In 1955 Colt re-introduced its famous 1873 Single Action Army revolver. It was a welcomed reprise of “The Gun That Won The West” and Colt has never looked back, still manufacturing the legendary Peacemaker since 1873 – with a brief hiatus caused by the demands of WWII that kept the Single Action out of the lineup until 1955.
Over the decades there have been many variations of the Peacemaker but never a BB cartridge loading CO2 model, that is until Colt and Umarex teamed up to build an authentic .177 caliber Single Action Army in 2015. The gun is accurate in almost every detail, right down to the Colt patent dates and Rampant Colt emblem on the left side of frame. When I first saw this air pistol last year I was not only amazed at the engineering that had gone into making this all-metal six-shooter, but how all of the famous Colt features had been incorporated right down to the loading gate, ejector housing, hammer, triggerguard, and grip contours. It’s as close to the real deal as you can get without loading .45 Colt cartridges.
At about 33 ounces it’s a little lighter than a .45 Caliber 5-1/2 inch barrel length Colt Peacemaker, but the Colt Umarex SAA has the same looks except for the addition of a manual safety discretely hidden under the fame and just forward of the triggerguard. The nickel version is a dandy of a gun that will open up whole new avenues for Cowboy Action Shooters to practice quick draw and shooting from the hip, pistol handling and target shooting at close range without the expense or cleanup of black powder or smokeless powder .45 Colt rounds or wax bullets. Dimensionally, the BB gun is dead on. The rebounding hammer feels different, lighter, as there is no actual Colt-style mainspring and the hammer sits slightly back from the frame at rest. Cocking the gun follows normal single action operation by rotating the cylinder to the next chamber. There is a CO2 capsule stored inside the grip to power the .177 pellet downrange at an average of 410 feet per second. Unlike some of the BB cartridges in use, the Colt models load the BB or pellet into the base of the cartridge where the primer would usually go. The brass BB and silver pellet cartridges authentic, though not .45 Colt in size, more like a .32-20 Winchester round, which Single Actions were chambered for beginning in 1884. The gun fits any SAA holster, and even has to be oiled and cleaned (moderately after every 1,000 rounds) with an available Umarex cleaning kit.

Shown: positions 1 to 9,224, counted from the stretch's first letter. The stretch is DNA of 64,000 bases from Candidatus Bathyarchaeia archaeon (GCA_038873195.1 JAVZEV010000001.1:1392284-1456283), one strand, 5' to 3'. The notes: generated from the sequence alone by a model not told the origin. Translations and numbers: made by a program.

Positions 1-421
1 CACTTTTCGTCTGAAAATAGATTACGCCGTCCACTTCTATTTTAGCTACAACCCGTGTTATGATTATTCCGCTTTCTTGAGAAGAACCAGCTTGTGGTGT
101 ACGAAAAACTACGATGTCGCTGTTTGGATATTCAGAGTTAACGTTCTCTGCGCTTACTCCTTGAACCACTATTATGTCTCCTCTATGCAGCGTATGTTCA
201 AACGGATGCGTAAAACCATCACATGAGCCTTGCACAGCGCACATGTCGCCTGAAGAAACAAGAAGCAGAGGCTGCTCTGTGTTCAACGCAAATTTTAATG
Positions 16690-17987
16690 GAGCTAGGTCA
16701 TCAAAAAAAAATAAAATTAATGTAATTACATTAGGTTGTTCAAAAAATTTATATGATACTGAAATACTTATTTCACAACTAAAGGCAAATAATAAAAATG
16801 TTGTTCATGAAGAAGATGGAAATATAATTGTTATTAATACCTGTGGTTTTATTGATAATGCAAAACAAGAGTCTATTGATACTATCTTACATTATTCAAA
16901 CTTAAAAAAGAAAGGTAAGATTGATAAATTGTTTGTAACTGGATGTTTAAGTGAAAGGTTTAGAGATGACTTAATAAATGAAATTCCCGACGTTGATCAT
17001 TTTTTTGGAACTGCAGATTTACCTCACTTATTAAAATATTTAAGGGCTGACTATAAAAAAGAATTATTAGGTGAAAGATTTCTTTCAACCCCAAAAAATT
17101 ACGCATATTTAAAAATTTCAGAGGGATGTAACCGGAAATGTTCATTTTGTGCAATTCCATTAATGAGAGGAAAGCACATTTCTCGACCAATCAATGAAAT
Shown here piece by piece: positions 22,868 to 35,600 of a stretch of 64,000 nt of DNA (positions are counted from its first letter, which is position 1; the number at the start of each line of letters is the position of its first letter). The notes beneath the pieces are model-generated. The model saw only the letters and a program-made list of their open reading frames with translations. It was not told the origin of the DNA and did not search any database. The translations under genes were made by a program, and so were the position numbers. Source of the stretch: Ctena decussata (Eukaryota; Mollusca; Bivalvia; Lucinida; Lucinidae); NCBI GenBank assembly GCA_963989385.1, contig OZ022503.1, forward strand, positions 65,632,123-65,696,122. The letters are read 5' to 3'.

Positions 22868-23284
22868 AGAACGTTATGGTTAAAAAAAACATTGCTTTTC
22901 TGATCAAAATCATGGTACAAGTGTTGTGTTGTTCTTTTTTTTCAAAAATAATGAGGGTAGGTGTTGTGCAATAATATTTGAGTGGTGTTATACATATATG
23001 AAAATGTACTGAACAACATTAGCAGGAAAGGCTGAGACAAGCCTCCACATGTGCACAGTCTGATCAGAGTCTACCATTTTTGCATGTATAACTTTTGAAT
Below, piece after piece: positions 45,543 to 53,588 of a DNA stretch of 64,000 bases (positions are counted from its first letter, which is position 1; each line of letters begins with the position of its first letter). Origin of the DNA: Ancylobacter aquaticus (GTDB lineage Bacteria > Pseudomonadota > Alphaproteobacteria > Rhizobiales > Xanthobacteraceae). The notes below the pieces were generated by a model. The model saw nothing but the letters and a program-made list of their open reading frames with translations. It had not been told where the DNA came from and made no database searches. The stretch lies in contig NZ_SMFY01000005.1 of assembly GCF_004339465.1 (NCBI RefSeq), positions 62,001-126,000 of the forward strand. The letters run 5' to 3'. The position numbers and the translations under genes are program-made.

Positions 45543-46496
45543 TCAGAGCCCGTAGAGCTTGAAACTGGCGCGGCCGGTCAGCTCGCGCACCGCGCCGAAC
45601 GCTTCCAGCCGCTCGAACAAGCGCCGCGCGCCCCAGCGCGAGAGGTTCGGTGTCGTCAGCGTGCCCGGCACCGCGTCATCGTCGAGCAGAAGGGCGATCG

Raising the bar
The new nickel finished SAA pellet model comes fitted with black panel grips and a Colt Peacemaker Rampant Colt inset emblem. In all respects other than what comes out of the recessed .45 Colt muzzle, the pellet model looks identical to the .177 caliber BB models, which is to say very much like a nickel plated smokeless powder frame Colt Single Action Army revolver design. The 1892 smokeless powder frame design introduced the transverse cylinder latch under the barrel to release the cylinder pin for disassembly.
Skinning the no-smoke wagon
This is one sharp looking revolver and with the 5-1/2 inch barrel it fits any Colt SAA holster from hand tooled belt holsters to shoulder rigs. Just as in the Old West, holsters were a matter of choice or more often what was available at the gun shop or local saddlery. To test the new pellet model Umarex Colt Peacemaker I dropped it into a one-off copy of a famous fringed holster pictured in the book Packing Iron. The copy of the holster was handmade by Javier Garcia of .45Maker (801-628-7219). To do a few Cowboy Action shooting drills with the pellet gun I set up silhouette targets at the SASS (Single Action Shooting Society) pistol distance of 10 yards and fired Duelist style, which is one handed. A CO2 pellet gun with a rifled barrel is definitely good out to 10 yards. I also set up a few tin cans to do some Old West target shooting!
Ammo choice was RWS Meisterkugeln, a traditional 4.5mm wad cutter target grade pellet. Purchasing at least a dozen extra cartridges is a good idea for faster reloading. Pellet cartridges run around $10 for a set of six.
Taking my best gunfighter stance I did a quick draw for the first six shots just to see where I was hitting on the silhouette target. I put six pellets into the center of the target. Going to aimed shots six rounds grouped in the 10 and X rings at 1.75 inches. I repeated this a few more times with average six round groups measuring under 2-inches. Then I went after the tin cans, knocking them down in order and “kicking the cans”around the top of an old whiskey barrel (see the accompanying video gun test).
You can also practice drawing, re-holstering, and a little fancy gun handling with the Umarex Colt Peacemaker and shoot to your heart’s content for just pennies. The nickel finished, rifled barrel six-shooter has a suggested retail of just $179. 99. For more information visit umarexusa.com.
by Dennis Adler